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Franchise laws cover the information franchisors are required to reveal to the franchisee. You will get a document called a UFOC, which is designed to protect you from inflated earning statements, pie-in-the-sky promises, and fast-talking franchise sales people.
Franchise laws require that you get this document at the first face-to-face meeting or ten business days before the franchise agreement is signed or money is paid. Don't make the mistake of ignoring this document. Read it thoroughly and make sure you understand it. Starting your own franchise is a lot of work. Some of the key information in this document will help you when you develop your business plan and possibly apply for small business loans.
Learn how to start a franchise by reading up on it as much as possible (there are countless books and articles available on the subject). However, you will also need to be sure that the business that you choose is a good fit for you.
Some important things to look into are:
• Making sure you genuinely like the product or service and feel you can sell it
• Finding out the kinds of assistance and support you can receive
• Picking an industry that you enjoy (even if you don't have any direct experience in it)
• Visiting existing franchises (see how the stores or offices are set up and talk to the owner, employees and customers)
It's hard to be a successful business person if you don't believe in your own business. Be sure that the one you choose is right for you.
When you have your first face-to-face meeting with the franchisor, or 10 days before you sign the franchise agreement or pay money, the franchise laws state that you will get a copy of a document called a UFOC. Item 11 in this document spells out the details of your franchise agreement. It will also include details about training and required equipment purchases.
In general, the franchise agreement outlines your obligations and the standards of operation you are required to uphold. Remember, a franchise's success is partially dependent on expectations customers have based on other franchises they have visited. The franchise agreement also specifies what will happen if something goes wrong (for example, it will outline the timeframes of any notice the company has to give you if you're failing to meet your obligations).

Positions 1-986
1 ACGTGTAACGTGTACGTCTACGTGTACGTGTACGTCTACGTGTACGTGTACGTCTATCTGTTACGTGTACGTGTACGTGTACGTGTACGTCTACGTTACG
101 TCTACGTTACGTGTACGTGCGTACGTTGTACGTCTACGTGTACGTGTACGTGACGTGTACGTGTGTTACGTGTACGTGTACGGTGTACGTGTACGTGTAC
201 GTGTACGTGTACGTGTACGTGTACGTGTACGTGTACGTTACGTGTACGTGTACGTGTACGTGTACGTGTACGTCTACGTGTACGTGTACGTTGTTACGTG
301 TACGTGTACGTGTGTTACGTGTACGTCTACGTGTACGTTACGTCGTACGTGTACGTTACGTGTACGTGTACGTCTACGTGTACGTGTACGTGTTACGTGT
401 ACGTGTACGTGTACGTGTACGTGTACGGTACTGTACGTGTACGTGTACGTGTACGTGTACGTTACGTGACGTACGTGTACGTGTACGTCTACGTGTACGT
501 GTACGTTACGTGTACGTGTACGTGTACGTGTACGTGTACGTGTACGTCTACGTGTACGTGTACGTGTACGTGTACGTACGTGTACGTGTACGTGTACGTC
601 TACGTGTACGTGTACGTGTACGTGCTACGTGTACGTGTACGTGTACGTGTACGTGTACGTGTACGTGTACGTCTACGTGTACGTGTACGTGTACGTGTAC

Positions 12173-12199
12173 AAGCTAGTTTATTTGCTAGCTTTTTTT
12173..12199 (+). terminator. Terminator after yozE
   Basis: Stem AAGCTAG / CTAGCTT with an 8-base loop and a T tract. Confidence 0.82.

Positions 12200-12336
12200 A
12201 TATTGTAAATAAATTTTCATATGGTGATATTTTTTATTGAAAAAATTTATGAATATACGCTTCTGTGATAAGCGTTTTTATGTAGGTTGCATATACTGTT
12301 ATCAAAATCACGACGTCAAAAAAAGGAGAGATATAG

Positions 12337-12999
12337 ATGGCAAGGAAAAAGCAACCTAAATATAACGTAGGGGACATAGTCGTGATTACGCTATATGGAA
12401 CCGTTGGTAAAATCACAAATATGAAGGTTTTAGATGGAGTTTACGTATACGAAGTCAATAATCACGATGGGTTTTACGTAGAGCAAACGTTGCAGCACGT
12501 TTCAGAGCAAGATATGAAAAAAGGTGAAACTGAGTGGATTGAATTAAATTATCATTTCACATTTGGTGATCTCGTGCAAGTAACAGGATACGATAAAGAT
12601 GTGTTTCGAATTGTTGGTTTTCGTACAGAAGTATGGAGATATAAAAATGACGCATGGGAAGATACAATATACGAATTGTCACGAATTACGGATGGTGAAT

Starting your own franchise offers a nice way to lessen the risks involved in starting your own business. You get the benefit of an existing product, guidance on your plans and operations, and ongoing support and training. If the franchise product or service is known in your area and has a good reputation, you get the benefit of brand awareness in your potential customers. For a storefront, you might also get assistance in scouting out a good location, working with a contractor to build out the shop, getting any necessary equipment, and finding and hiring employees.
If you already have a successful independent business, you might want to consider starting your own franchise as a means of expansion. Know, however, that there are both pros and cons to expanding via franchises. Be sure to research the franchise laws. In terms of legal liabilities, you take on some additional risks while getting rid of others. Individual franchise owners assume the risk of employee issues, leases, and other risks (which will be spelled out in your franchise agreement).
Franchising your business will allow you to grow without having to make the capital investments yourself. Franchise owners are often more motivated than managers you might hire for new locations (since they're investing their own time and money in the venture).
If you're starting your own franchise, you can look to the franchisor for a loan. You should also check with the Small Business Administration, as they can help you get small business loans as well as valuable advice. Other sources for small business loans include home equity, friends and relatives, veteran's loans, banks, and credit unions. If you can get the SBA to guarantee your loan, banks are more willing to work with you.
* Be wary of using your home equity as a source of funding, as you could lose your home if you're unable to make the payments.
|Jennifer Mathes, Ph.D.|